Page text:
Valentina and Leonid Koslov will replace Natalia Makarova and George de la Pen a in the final weeks of the Kennedy Center production of "On Your Toes," the center said yesterday. An earlier announcement from the center, reported in Tuesday's Style section, had said the replacements would be Galina and Valery Panov.
Natalia Makarova has been signed to play the role of the temperamental Russian ballerina in the Kennedy Center's revival of Rodgers and Hart's "On Your Toes," the center's chairman, Roger L. Stevens, said yesterday.
Makarova, a principal with the American Ballet Theatre, will be the star for four of the musical's six weeks in Washington; it is tentatively scheduled to debut Dec. 11, Stevens said. In the role of her pompous Russian partner will be dancer George de la Pen a, formerly of ABT.
During the other weeks of the Washington run, the two Russian dancers will be performed by Valery and Galina Panov, Stevens said, because Makarova has unbreakable engagements in Europe.
"On Your Toes," which dates from 1936, is the story of a beleaguered Russian ballet company that is bailed out by an American upstart who creates a jazz ballet -- George Balanchine's "Slaughter on Tenth Avenue." This revival of the show, originally scheduled for the Eisenhower Theater, is being transferred to the larger Opera House, which was left available during the period by cancellation of the American Ballet Theater season. ABT is in the ninth week of a lockout.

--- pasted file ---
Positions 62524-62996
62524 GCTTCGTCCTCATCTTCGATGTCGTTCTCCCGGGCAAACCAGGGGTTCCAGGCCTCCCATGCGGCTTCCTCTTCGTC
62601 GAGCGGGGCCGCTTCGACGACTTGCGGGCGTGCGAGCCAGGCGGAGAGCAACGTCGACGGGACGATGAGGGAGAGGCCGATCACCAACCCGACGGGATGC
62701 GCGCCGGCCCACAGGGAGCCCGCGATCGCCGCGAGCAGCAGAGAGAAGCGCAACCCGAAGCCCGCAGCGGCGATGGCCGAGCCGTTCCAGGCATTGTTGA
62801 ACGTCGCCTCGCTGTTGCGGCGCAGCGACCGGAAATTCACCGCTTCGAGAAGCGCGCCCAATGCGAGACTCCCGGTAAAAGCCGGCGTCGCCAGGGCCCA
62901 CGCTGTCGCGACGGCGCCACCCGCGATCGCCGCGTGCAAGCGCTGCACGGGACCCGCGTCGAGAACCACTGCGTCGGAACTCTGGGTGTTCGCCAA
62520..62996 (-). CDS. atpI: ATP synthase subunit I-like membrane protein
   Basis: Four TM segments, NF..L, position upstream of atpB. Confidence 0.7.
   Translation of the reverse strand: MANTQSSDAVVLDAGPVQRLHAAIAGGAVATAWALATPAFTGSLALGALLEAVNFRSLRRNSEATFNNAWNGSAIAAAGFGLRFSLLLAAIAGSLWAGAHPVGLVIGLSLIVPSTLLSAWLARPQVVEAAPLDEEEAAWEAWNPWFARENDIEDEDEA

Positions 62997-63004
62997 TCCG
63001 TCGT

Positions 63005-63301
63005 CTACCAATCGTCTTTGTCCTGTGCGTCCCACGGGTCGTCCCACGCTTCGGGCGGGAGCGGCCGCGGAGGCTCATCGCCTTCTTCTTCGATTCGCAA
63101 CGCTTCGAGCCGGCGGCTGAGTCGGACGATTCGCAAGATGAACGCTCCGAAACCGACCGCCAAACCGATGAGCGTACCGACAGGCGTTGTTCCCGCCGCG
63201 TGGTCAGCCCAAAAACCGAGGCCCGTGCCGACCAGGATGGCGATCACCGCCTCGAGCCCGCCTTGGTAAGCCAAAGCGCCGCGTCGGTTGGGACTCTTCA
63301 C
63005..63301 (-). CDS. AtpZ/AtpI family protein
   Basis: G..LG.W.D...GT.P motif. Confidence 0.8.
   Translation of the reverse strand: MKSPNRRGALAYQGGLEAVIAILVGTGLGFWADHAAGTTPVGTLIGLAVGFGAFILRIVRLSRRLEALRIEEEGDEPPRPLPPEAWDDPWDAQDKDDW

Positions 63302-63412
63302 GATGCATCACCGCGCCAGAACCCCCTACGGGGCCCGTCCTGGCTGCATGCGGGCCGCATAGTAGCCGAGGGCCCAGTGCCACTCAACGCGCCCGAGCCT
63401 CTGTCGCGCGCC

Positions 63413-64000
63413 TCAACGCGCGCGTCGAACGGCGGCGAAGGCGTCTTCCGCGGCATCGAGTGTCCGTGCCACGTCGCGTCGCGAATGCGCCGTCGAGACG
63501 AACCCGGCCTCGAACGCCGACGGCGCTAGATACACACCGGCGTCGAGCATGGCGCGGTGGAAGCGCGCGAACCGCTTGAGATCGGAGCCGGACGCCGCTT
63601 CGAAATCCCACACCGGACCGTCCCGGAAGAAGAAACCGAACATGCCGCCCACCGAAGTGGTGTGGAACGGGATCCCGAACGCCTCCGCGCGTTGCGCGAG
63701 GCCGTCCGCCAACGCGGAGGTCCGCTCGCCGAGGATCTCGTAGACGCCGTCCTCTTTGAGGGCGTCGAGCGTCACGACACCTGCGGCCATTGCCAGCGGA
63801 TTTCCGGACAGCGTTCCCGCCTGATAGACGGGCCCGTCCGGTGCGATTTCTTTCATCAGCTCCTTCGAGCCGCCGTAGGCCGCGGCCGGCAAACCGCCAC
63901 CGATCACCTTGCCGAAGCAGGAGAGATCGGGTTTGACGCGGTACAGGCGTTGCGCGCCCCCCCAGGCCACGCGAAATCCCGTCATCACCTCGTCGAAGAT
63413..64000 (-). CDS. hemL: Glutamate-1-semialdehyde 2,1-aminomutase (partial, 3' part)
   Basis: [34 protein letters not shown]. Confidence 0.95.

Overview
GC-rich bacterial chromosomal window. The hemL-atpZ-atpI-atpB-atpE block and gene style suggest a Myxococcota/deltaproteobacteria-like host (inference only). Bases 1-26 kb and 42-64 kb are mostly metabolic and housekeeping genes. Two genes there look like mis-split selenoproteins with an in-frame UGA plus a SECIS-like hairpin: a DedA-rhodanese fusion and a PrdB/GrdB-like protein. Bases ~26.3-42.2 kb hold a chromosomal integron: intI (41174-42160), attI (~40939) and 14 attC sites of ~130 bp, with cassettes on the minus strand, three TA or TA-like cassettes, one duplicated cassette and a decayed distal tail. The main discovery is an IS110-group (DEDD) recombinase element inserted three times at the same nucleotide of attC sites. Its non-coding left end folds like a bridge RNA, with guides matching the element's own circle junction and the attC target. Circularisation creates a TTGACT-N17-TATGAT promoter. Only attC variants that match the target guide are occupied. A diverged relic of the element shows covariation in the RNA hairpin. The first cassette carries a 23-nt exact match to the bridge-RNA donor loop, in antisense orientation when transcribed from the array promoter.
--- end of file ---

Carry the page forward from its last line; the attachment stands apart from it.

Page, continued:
Makarova will rejoin "On Your Toes" for an open-ended Broadway run in February, Stevens said.
Makarova and the Panovs are themselves Russian dancers who immigrated to the West.
George Irving will take the role of the Russian ballet company's impresario in "On Your Toes." The other female lead has been offered to Betty Comden, Stevens said.
The only major role left uncast is Ray Bolger's old part as the American choreographer.
The revival will be staged by the two men who did the original in 1936, director George Abbott, 95, and Balanchine, 78. Stevens said Balanchine, who was hospitalized here during his New York City Ballet's recent two-week appearance, is recovering well. "If he needs assistance, Peter Martins will step in," Stevens said. Martins is a principal dancer and choreographer at the City Ballet and is regarded by many as Balanchine's heir apparent.